- China decided in 2002 (GB 18613) for small and medium three-phase asynchronous motors to start with motor MEPS. The standard has been updated in 2006 and 2012 to align with IEC Standards and to move the MEPS level step by step from IE1 to IE2. IE3 is envisaged as a voluntary Standard.
- Japan decided to align its national JIS with IEC efficiency classes and to include electric motors at the IE2 and IE3 level in its Toprunner programme in 2014.
- India has a comparative efficiency label since 2009 and a voluntary standard on IE2 level since 2012.
Some countries use their own national test standards while at the same time also referencing the International Test Standard IEC 60034-2-1.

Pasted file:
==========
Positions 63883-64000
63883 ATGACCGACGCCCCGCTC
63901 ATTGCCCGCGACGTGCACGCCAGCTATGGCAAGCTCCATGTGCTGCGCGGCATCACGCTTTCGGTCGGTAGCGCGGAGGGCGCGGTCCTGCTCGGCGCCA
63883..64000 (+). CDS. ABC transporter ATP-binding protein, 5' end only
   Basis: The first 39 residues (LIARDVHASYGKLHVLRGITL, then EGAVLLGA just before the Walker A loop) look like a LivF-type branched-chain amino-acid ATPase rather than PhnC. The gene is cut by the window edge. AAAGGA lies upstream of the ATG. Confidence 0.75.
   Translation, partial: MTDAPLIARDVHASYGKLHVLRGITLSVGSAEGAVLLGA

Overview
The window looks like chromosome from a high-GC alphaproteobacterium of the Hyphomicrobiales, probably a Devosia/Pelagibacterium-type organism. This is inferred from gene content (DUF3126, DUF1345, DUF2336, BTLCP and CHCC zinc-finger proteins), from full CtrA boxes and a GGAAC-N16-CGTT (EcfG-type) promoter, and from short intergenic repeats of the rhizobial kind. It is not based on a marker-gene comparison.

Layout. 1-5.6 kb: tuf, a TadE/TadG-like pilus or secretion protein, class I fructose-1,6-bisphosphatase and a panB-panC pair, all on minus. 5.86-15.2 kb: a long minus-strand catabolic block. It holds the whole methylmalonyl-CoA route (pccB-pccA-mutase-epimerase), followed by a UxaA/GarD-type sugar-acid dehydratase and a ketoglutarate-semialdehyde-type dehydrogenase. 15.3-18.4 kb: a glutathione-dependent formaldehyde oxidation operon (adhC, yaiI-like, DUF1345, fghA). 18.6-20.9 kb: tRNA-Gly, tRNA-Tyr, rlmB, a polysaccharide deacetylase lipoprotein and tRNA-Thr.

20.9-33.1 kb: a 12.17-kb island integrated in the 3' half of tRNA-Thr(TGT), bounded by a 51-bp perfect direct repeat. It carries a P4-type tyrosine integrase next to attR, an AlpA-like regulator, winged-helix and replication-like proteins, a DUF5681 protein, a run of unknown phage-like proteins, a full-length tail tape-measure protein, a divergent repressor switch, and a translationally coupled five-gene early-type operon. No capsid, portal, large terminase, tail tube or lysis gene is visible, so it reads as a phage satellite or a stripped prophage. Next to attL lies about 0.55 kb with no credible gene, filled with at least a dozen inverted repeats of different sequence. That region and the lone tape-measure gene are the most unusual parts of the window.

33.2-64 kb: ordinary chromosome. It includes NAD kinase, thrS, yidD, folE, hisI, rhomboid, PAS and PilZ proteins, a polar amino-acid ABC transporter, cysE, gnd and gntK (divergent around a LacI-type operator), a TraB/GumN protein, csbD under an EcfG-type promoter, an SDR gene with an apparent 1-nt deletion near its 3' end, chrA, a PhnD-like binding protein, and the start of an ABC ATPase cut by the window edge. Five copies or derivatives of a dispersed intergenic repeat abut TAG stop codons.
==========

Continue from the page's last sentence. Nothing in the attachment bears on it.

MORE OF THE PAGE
We have now reached the point where countries consuming 76% of the global electricity production have set MEPS for motors at either IE2 or IE3 level. This is a high level of international harmonization for a globally traded product, recognizing at the same time that MEPS can differ according to the market situation of different countries. The barriers to trade are reduced through the transparent nomenclature and definitions of the IE-code (MEPS levels at IE2 or IE3).
Motor energy efficiency measurement standards used around the world. Review of Energy Efficiency Measurement Standards for Induction Motors in the Context of the IECEE Global Efficiency Labeling Initiative
Minimum Requirements Electric Motors worldwide
Imact Energy Inc. &
© EMSA 2018
|I) Output power 0.12 kW –
1000 kW, 50 and 60 Hz,
line operated 2-,4-,6- and
|II) for 3-phase machines direct online,
<1 kV, rated output power <1000 kW